May 2, 2016

An Investment That Isn’t Working

A report from the Dallas Morning News. “Hey, real estate is back! It’s not just San Francisco and its new homes ’starting in the $1,000,000s,’ as the now famous billboard cries out. I’m thinking about this while spending a few days in Sonoma County. California real estate is headed back to prices that can only be described as bubbly. The rising level of house prices also works to increase price levels for all houses and that, in turn, is reopening a dream for others — the home as ATM. Some recent research from Black Knight Financial Services, a mortgage data-crunching firm in Jacksonville, Fla., suggests this. The firm’s February mortgage monitor reports show strong cash-out refinancings across the country. The leader? California.”

“In the fourth quarter of 2015, the report notes, California refinancings accounted for 42 percent of the $7.6 billion of equity ‘extracted.’ The equity-mining home owners in California averaged a $98,000 cash-out. Typical cash-outs elsewhere were about $60,000.”

KOIN on Oregon. “With skyrocketing home prices, high demand and low supply, there’s no denying Portland is experiencing a housing crisis. The Montavilla bungalow Samantha Gladu was interested in sold for $224,000 a year ago. Now, it’s worth over $100,000 more. But she and her husband say it’s worth it. Unfortunately, she wasn’t the only interested buyer who loved the house. ‘We’ve had houses that we put in an offer and there are 24 other offers,’ Gladu said. ‘Things are going for about $30,000 over.’”

The New York Times. “Apartments for billionaires were all the rage in Manhattan three years ago when the developer Joseph Chetrit paid $1.1 billion for the granite-sheathed Sony Building at 550 Madison Avenue. Now, in the latest example of the slowdown at real estate’s highest end, Mr. Chetrit signed a deal this week to sell the tower for $1.4 billion to the Olayan Group, which is controlled by a Saudi family, and Chelsfield, which manages its properties. The companies said the building would become, yes, an office building.”

“Mr. Chetrit and his partner, David Bistricer, were under pressure to pay off short-term loans on the property totaling $925 million. They also had trouble obtaining a construction loan as lenders became wary of projects promising oversize prices and profits. Over the past three years, said Nancy Packes, a consultant for luxury residential projects, the market for billionaire apartment buyers has gone from ‘mush to ice.’”

The Real Deal in Florida. “As South Florida’s residential real estate market starts to downshift, a new report shows cash sales and bulk home purchases are beginning to thin out. Cash deals, in which a buyer closes without using financing, were down to 53.9 percent of all sales in the first quarter, according to RealtyTrac. Though that ratio has only fallen by about 0.9 percentage points from the end of 2015, it’s dropped 6.6 percentage points year-over-year. ‘While large institutional investors and other cash buyers continue to shrink as a share of U.S. home sales, these buyers still typically beat out traditional buyers using financing — in some cases even when they submit a lower offer for a home,’ Daren Blomquist, senior vice president at RealtyTrac, wrote in the report.”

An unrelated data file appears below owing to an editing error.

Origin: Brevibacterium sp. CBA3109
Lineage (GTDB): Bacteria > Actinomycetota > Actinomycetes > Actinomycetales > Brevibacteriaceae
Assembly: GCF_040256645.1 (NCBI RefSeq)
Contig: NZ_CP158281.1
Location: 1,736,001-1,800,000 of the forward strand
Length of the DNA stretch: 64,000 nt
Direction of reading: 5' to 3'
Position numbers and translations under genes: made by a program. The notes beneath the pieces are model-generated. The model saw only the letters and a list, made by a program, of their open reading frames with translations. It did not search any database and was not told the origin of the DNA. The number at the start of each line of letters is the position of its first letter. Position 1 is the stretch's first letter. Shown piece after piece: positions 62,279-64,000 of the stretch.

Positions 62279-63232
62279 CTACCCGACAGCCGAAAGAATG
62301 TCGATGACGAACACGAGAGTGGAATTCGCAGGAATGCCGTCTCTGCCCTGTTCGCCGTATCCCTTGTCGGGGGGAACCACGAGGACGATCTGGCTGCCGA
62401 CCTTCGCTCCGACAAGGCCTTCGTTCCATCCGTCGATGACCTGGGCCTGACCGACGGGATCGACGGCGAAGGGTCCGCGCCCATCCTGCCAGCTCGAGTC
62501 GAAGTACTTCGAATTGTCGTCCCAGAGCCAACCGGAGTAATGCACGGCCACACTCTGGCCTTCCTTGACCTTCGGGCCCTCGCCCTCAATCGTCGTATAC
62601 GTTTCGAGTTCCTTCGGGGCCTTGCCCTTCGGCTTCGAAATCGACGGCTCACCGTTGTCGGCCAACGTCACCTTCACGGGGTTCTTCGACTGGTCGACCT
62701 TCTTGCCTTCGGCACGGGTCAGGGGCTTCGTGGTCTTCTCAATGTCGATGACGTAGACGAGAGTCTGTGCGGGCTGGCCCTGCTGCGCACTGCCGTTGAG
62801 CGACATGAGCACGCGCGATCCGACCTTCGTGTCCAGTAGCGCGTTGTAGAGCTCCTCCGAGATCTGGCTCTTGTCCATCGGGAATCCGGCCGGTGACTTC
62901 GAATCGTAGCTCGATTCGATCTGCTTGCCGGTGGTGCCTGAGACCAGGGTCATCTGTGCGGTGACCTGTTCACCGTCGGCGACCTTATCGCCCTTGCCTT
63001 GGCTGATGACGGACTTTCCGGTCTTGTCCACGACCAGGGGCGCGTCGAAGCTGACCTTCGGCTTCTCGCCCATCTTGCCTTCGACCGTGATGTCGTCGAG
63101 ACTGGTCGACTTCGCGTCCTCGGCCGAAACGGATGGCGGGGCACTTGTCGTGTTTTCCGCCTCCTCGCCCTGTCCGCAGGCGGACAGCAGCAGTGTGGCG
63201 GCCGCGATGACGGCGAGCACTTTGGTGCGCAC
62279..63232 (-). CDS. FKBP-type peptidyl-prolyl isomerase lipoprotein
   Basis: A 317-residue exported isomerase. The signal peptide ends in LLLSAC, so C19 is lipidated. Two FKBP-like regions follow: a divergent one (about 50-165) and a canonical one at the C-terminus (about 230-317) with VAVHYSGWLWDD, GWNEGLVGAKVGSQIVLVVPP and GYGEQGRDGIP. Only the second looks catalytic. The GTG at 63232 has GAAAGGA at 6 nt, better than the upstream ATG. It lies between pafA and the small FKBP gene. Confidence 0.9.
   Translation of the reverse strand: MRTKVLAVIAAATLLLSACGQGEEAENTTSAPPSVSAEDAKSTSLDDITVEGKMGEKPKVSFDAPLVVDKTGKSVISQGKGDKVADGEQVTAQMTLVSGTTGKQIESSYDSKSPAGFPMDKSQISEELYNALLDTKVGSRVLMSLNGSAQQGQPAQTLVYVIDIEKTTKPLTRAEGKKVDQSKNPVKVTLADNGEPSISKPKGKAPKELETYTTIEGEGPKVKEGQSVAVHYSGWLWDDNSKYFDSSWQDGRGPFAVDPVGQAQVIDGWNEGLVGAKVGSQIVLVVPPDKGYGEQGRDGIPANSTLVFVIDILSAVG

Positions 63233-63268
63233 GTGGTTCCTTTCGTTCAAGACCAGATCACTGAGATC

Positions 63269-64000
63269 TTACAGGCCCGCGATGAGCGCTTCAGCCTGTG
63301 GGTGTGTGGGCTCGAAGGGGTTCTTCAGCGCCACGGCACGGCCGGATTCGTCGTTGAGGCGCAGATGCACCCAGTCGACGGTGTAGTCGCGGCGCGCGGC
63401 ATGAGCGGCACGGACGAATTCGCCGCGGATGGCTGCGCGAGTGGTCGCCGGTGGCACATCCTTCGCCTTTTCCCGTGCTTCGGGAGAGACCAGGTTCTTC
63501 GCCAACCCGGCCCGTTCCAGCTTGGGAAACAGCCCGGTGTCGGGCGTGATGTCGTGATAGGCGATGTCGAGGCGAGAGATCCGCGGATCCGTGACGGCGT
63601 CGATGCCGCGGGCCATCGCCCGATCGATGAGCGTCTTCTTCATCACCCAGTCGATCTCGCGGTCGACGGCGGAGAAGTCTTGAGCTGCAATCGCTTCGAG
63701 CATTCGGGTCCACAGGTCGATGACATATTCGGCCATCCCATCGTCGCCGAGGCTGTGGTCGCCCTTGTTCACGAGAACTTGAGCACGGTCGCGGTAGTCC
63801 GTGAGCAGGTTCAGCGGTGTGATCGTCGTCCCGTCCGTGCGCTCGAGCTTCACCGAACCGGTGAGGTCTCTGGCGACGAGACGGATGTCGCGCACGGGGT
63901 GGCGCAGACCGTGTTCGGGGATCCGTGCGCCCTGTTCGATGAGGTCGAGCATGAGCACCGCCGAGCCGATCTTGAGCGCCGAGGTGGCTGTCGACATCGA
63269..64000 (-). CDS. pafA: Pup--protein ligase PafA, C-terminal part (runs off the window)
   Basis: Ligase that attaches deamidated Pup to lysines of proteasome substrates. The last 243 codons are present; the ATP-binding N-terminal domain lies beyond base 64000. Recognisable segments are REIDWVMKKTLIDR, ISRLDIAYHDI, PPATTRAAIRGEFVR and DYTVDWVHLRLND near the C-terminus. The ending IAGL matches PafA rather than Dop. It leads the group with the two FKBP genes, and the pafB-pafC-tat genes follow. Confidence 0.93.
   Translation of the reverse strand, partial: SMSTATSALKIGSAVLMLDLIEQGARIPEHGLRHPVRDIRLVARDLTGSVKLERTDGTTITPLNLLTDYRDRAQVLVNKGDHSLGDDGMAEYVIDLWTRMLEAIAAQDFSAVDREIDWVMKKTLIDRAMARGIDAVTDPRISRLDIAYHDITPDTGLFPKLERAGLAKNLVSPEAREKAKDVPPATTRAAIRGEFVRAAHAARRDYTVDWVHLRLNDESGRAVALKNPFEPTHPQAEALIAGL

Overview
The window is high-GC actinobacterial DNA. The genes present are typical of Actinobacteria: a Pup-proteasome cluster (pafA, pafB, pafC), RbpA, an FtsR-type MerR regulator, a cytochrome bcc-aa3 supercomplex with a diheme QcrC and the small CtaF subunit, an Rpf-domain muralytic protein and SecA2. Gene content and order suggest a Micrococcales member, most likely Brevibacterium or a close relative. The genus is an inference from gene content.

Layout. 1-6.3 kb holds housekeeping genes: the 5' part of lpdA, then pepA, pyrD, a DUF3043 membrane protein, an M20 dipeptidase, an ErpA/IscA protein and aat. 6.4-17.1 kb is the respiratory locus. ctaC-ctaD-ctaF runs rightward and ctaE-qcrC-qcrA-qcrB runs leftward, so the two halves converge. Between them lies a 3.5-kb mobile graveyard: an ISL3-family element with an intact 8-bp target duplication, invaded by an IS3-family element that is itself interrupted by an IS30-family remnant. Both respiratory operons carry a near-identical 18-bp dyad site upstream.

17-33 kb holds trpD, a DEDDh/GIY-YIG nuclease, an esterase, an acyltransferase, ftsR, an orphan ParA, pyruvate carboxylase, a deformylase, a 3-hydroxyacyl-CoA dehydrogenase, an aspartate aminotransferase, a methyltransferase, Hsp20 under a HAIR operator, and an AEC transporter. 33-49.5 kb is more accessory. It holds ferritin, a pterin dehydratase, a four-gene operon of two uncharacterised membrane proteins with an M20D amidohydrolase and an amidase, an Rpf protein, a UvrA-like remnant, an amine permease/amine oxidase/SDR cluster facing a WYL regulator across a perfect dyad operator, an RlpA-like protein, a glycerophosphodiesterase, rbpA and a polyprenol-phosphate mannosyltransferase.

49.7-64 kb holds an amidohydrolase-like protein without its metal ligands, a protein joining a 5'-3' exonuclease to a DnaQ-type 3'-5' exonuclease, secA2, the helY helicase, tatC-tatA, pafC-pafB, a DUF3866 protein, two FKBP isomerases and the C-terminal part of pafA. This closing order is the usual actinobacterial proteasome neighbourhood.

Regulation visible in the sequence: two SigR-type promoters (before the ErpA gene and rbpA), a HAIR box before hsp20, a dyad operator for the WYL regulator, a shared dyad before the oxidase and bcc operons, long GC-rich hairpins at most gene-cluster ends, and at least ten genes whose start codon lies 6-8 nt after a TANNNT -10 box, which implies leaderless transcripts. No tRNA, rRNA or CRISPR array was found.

“South Florida is also seemingly being drained of its bulk buyers, defined by RealtyTrac as investors who pick up 10 or more residential properties at a time, whether they be single-family homes or condos. Those types of buyers have never had a large market share in South Florida, even in hot years like 2015 when roughly 4 percent of the first quarter’s home sales were bulk purchases. The first quarter of 2016, however, saw only a bulk purchase market share of 2.5 percent. Market-wide, bulk purchases came with a 19 percent price discount in South Florida during the first quarter, the report showed.”

The Herald News in Massachusetts. “For the second time in a month, a Fall River City Councilor is facing foreclosure proceedings on a rental property. This time, it’s President Shawn Cadime, whose property at 983 Rodman St. was listed in a legal advertisement for foreclosure in The Herald News on April 18 and April 25. The Rodman Street property is one of three investment properties that he owns in the city, he said, and attempting to sell it or have it taken into foreclosure was a ‘business decision.’”

“Cadime said he bought the property in 2005 at the height of the housing market, and then it ‘crashed in 2008.’ There has also been a large reduction in rents that landlords charge compared to the time he purchased the properties, Cadime said, and he said the rental demand in the city is lower. ‘You’ve got to make a decision and not hold onto an investment that isn’t working,’ Cadime said.”

KARE on North Dakota. “In the last two years, Williston has gone from overcrowded boomtown back to quiet hometown. There are clear signs across the region that housing and infrastructure built during the boom is now at risk of sitting unused. ‘Everybody’s trying to figure out what’s it going to take to keep them afloat,’ said Dave Rousher, manager of ND Indoor RV Park, which was built by a Minnesotan near Watford City.”

“At its peak, ND Indoor RV Park was overflowing with a waiting list. But now, Rousher believes they are doing better than most at just 38 percent full. ‘The people who came and built things around here, they’re depressed. They have bills to pay. And a loan to pay. So they’re depressed,’ Rousher said.”